Baghdad: Iraq today gave Turkey 48 hours to withdraw forces it said entered the country illegally or face “all available options”, including recourse to the UN Security Council.
Baghdad, which is struggling to assert its sovereignty while receiving foreign assistance against the Islamic State jihadist group, said Turkish forces with tanks and artillery entered Iraq without its permission.
“In the absence of the withdrawal of these forces within 48 hours, Iraq has the right to use all available options,” including recourse to the Security Council, a statement from Prime Minister Haider al-Abadi’s office said.
The Turkish forces entered “without the approval or knowledge of the Iraqi government,” it said.
In practical terms, Iraq’s options are primarily diplomatic, as its forces are tied down battling IS jihadists and Ankara has a far more powerful military.
Turkey has troops at a base in Nineveh province to train Iraqi Sunni volunteers hoping to retake the nearby city of Mosul from IS, which seized it and swathes of other territory in June 2014.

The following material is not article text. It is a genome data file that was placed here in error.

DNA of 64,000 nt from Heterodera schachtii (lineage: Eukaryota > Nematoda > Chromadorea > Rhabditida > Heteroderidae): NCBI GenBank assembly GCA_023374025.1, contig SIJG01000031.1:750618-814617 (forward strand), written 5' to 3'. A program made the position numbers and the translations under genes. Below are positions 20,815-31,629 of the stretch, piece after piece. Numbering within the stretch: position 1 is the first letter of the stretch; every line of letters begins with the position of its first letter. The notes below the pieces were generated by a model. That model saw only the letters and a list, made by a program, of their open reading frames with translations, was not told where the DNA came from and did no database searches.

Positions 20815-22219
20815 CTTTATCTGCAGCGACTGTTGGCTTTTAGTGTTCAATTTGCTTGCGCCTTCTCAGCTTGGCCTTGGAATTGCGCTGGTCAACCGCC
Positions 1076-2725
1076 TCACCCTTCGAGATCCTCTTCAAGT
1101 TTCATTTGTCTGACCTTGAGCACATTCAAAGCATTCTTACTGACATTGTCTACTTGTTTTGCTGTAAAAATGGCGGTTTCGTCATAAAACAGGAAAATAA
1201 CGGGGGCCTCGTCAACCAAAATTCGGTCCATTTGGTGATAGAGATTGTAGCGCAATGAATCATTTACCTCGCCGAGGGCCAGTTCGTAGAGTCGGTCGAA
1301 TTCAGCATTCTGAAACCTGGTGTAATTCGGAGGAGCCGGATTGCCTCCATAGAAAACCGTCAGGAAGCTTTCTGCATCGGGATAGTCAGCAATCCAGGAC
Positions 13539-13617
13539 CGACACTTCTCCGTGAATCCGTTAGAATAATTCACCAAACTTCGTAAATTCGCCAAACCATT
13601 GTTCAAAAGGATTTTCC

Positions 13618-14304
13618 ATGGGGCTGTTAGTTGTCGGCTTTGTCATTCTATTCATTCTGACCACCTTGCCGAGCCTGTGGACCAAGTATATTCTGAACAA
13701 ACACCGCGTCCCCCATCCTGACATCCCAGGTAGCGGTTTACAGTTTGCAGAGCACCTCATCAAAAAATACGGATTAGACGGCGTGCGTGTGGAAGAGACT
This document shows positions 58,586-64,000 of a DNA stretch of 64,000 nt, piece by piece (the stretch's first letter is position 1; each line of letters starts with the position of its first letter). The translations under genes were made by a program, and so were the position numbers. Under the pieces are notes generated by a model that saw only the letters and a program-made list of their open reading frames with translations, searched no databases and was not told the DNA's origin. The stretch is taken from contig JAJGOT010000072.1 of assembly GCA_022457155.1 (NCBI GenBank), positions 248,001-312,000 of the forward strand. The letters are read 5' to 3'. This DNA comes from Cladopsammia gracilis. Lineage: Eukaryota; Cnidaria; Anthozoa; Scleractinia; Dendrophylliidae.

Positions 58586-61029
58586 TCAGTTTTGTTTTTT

Turkish Prime Minister Ahmet Davutoglu downplayed the deployment as “routine rotation activity” associated with that effort, and as “reinforcement against security risks”.
“This is not a new camp,” Davutoglu said.
Rather, it is a pre-existing “training facility established to support local volunteer forces’ fight against terrorism”, set up in coordination with the Iraqi defence ministry, he said.
But Iraq’s autonomous Kurdish region, which has forces in the area, said that Turkey had sent military experts and supplies to expand the base.
Iraqi Defence Minister Khaled al-Obeidi also asked for the forces to be withdrawn in a telephone call with his Turkish counterpart Ismet Yilmaz, the ministry said on today.
According to the statement, Yilmaz said the forces were sent to protect Turkish trainers, but Obeidi said they were more than the numbers required for that task.
Turkish media reported that 600 Turkish soldiers backed by 25 tanks had been sent to the Bashiqa area near the city of Mosul.
Baghdad’s relations with Turkey have improved recently but remained strained by Ankara’s relationship with Iraq’s autonomous Kurdish region and differences over the Syrian civil war.
Abadi has repeatedly said Iraq needs all the help it can get to fight IS, but he is also walking a fine line between receiving that support and projecting sovereignty.